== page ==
DDD of lumbar spine with sciatica to left hip,leg and foot. L4-L5 posterior disc bulge with prominent facets, L5-S1 prominent facets with a posterior osteocartilaginous bar. Mild bilateral foraminal narrowing c-spine c4-c7 RN
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  • So, lying down with multiple pillows under your legs might help relieve some pressure from your back? I think I'll try that, and also make sure my knees aren't dropping too low when I'm at the computer. I hadn't really thought of that.

    I sometimes sleep on my stomach, but I had heard that can be bad for people with back problems. So, I avoid doing it if possible.
  • I think there is going to be alot of person-to-person variability here - the answer is whatever works for you. Theoretically, I think a zero gravity chair would be ideal if you could actually sleep in it. I personally lie completely flat with a small down pillow for the head- if I find myself on either side I definitely pay the price; the pain usually wakes me up.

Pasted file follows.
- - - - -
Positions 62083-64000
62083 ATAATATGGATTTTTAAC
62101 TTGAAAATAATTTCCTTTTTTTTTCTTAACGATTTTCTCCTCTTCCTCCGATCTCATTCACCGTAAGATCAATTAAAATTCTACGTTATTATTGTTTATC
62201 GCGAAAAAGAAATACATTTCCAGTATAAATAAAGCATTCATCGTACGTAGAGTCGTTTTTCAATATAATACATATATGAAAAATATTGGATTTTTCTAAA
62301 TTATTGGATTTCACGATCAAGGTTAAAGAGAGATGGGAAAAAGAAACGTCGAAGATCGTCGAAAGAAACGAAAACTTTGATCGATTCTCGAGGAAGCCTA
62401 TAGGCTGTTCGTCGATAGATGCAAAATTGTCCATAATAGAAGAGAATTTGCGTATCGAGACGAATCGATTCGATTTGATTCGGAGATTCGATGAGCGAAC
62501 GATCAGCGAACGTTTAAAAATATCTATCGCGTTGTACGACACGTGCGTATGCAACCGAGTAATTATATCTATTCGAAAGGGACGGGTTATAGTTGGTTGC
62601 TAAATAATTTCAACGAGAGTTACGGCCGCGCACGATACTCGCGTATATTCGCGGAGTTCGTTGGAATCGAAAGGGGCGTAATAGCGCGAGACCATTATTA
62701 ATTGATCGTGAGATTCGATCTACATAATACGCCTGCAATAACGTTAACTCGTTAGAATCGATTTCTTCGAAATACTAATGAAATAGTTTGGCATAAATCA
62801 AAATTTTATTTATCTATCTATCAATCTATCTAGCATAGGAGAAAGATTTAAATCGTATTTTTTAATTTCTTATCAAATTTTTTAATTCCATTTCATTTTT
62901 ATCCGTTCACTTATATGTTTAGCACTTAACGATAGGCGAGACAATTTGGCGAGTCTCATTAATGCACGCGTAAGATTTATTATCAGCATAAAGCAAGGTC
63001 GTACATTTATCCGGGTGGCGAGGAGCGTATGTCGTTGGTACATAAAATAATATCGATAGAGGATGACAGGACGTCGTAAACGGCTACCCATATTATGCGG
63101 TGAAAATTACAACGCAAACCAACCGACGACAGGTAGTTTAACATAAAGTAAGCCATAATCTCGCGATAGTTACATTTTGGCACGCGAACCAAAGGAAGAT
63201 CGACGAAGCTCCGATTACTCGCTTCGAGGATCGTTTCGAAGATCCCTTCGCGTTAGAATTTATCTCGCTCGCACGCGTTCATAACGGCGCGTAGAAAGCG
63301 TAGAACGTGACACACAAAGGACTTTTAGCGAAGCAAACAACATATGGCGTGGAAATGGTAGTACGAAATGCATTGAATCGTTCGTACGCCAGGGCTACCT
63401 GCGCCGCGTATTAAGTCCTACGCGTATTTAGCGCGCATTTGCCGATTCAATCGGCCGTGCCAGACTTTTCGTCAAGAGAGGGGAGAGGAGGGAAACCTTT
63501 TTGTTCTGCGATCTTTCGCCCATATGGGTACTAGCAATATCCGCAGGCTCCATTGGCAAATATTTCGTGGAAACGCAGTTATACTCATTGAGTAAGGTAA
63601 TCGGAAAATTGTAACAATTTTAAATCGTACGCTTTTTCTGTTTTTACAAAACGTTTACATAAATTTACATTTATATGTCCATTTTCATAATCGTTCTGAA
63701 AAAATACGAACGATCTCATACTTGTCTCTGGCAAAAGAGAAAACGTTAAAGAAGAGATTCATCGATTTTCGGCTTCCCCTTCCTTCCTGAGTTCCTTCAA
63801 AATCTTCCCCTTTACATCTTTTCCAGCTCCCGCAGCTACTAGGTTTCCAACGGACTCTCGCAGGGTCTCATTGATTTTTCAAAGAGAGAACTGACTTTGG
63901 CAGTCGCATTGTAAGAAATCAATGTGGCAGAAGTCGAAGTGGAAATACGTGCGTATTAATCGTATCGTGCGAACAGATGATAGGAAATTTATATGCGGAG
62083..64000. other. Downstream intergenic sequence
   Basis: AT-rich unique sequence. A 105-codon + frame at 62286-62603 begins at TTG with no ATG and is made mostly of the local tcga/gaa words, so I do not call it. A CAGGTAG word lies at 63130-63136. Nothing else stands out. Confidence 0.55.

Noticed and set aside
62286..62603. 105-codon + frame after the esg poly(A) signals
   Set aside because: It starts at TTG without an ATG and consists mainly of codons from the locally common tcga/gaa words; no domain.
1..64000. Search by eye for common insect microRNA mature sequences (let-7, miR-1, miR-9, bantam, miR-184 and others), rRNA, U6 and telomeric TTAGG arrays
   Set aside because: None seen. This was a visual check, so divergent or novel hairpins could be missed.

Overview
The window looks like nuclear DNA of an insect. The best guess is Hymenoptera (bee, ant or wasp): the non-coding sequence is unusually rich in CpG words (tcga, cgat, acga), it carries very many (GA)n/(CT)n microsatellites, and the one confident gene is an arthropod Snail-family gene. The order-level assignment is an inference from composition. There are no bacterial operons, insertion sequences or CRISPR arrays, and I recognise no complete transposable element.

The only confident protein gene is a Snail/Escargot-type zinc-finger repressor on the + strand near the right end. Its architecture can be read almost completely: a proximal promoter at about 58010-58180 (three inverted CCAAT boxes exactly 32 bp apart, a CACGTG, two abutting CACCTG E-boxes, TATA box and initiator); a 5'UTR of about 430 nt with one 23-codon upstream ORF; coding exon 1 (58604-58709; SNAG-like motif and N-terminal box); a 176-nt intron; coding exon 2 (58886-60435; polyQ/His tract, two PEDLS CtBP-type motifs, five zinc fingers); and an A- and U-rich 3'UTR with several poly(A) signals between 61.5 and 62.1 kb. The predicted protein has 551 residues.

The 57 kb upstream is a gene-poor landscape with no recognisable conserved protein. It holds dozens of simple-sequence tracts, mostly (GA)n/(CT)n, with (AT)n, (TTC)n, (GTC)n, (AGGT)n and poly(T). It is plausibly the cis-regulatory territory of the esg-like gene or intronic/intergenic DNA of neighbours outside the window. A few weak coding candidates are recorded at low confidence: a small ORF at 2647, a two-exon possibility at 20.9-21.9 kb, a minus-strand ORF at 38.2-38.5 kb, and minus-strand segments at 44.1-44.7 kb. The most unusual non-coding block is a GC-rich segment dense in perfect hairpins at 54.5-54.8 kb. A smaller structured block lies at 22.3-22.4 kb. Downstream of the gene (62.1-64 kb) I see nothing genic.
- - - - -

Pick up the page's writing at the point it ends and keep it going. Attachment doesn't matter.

• Honestly I do not believe any one thing works for most. Also I have found what works this day or month does not work the next day. You have to keep moving with the punches.

    I have found the best thing for me is a strong lumbar belt. I wear now quite often. I have a light and a stronger version I interchange with. I have found it works the best for me.

    The McJenzie therapy combined with the strong lumbar belt have given me a good part of my life back.

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  • you have nerve damage? I have severe S1 nerve damage on both sides and I spend my days reclined as much as possible. Even when traveling, we put my recliner in the van (we have a sto and go van, where all the seats fold down flat) and we very unsafely have me ride reclined. Quite the sight when we stop to get gas and hubs helps me out of the chair and I crawl out of the van. lol

    I have the SCS (spinal cord stimulator) and it has given me much of my life back) but I still must stay reclined whenever I can.